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Slovak politician and Judge resign over links to Jan Kuciak’s murder suspect

Kuciak and his Kusnirova were shot at their home on 25 February 2018

Martin Glvac, the Vice President of the Parliament of Slovakia, was the latest politician to resign over links to Marian Kočner, the businessmen currently on trial for the murder of journalist Jan Kuciak and his fiancée Martina Kusnirova.

When Glvac stepped down on 12 November, he pointed to two other still-serving politicians, giving them the opportunity to resign before further action was taken. They included Parliamentary Vice-Chair Bela Bugar who allegedly met with Kočner in the Maldives just after the murders took place.

Glvac remains the Head of the regional branch of the ruling Smer-SD party in Bratislava, despite published messages between him and the murder suspect revealing that he used his position to be “accommodating in matters directly related to the State.”

Two days later, Bratislava judge Miriam Repakova was forced to step down after it was revealed that she had also exchanged text messages with Kočner where she had instructed him on how to proceed with a  different court case. She is one of five members of the Slovak judiciary who are suspected of having privately communicated with the murder suspect.

Kuciak and Kusnirova were shot at their home on 25 February 2018, sparking protests across the country and on an international level.

After the murders, Prime Minister Robert Fico, Interior Minister Robert Kalinkak, Justice Ministry official Monika Janovska, and other members of the Cabinet resigned.  The Head of the police force was also dismissed.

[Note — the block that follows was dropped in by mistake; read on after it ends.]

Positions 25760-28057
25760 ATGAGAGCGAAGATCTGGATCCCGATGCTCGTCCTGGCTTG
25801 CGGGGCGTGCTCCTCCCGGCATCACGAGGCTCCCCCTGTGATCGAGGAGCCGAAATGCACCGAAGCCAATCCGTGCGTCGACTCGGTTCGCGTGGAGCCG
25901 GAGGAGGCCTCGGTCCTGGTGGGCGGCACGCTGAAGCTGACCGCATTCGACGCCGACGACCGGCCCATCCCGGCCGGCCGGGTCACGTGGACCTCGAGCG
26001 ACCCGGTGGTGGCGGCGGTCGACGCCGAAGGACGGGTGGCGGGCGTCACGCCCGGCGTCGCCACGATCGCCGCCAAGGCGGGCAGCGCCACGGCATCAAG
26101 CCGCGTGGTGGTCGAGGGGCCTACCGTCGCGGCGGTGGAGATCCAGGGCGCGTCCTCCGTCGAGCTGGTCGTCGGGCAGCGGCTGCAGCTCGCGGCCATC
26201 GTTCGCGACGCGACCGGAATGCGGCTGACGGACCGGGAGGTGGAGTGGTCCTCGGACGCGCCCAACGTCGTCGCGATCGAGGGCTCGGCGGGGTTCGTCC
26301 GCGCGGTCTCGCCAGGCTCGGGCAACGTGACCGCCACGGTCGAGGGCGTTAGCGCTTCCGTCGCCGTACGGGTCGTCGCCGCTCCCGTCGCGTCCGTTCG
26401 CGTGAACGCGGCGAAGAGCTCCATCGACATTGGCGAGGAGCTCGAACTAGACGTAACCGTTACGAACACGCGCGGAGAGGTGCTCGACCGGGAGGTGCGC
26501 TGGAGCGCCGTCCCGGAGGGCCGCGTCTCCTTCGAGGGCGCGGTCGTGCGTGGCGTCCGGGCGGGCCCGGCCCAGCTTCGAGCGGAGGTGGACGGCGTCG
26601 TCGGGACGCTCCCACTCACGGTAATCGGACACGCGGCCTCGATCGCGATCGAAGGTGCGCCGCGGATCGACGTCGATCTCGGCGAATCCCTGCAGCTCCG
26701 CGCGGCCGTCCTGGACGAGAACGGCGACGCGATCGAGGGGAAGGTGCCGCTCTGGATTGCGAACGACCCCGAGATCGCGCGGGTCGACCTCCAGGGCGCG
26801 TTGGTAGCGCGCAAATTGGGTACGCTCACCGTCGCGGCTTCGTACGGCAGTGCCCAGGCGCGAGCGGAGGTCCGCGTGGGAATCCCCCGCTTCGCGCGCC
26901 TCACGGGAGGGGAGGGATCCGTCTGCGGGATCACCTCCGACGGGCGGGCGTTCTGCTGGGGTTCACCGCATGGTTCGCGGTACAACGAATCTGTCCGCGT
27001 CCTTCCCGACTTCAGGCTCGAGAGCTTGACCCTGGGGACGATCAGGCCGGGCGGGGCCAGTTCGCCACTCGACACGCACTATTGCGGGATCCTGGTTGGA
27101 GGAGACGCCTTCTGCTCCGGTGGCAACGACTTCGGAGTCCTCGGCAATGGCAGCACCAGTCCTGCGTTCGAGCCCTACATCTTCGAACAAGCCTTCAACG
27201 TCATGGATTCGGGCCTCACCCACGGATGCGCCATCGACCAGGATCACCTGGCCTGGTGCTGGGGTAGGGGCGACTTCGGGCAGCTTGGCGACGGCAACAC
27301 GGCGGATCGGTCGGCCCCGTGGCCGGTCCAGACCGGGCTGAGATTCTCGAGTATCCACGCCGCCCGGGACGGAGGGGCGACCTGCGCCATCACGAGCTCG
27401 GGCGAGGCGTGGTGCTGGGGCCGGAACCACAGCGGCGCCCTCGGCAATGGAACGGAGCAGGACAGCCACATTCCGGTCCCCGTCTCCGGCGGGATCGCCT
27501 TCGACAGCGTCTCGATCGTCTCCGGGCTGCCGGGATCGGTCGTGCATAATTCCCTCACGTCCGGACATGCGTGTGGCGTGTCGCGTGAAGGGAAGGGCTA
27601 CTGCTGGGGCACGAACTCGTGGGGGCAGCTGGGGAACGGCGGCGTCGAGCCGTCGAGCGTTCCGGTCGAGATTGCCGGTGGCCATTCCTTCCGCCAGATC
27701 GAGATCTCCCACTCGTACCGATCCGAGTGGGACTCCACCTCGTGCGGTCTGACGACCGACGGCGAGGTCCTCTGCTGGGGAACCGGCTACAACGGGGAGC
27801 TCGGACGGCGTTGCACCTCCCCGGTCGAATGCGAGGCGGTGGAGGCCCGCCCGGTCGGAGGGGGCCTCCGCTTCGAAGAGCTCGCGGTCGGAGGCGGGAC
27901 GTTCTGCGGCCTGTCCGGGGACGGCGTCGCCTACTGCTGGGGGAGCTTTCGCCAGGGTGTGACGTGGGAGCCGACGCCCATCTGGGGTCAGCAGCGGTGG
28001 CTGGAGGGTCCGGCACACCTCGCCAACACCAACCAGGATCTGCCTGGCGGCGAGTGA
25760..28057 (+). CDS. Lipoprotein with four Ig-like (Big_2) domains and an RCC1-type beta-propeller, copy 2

Writing for Slovak portal, Aktuality.se, Kuciak had been investigating links between the Italian Mafia and high-ranking Slovak politicians. The last article he published before he was killed was about Kočner’s alleged involvement in a tax evasion scandal.

In October, charges were filed against Kočner, Alena Zsuzsova, Tomas Zabo, and Miroslav Marcek. Kočner was already in custody at the time on charges of tax fraud. 

Kočner, Zabo and Zsuzsova have denied the murder charges and Marcek has confessed to being the hitman. A fifth suspect named as ‘Zoltan A’ has arranged a plea bargain with the authorities to act as a witness against the others.

Also revealed this week were text messages exchanged between Kočner and one of the suspects, Zsuzsova which appear to indicate an instruction to carry out the murder. 

According to reports in Slovak media, the prosecutors explained how Kočner sent a message including three emojis, a symbol for the number ‘50’, and an arrow pointing to the right with the word “soon” underneath, and a skull and crossbones. The murders happened 129 minutes later.

Described by Akutality.sk as “a controversial businessman living on the edge of the law”, Kočner had been at the centre of many of Kuciak’s articles.

Kuciak’s editor at Akuality.sk, Peter Bardy wrote that if Kočner had ordered the murder, he did so because he was confident that his friends and his friends’ friends would protect him from the law.

It was discovered that murder suspect Kočner had links to Malta in the form of two companies set up by the former husband of his daughter, Christian Ellul. The Maltese company Ellul & Schranz cut ties with Kočner and one company, Investment Holdings Ltd, was closed. The other company, International Finance Group is no longer managed by the Maltese company.

Ellul and his business partner, Karl Schranz, have filed two libel suits against The Shift and, separately, against Matthew Caruana Galizia, over their publication of facts surrounding the case.

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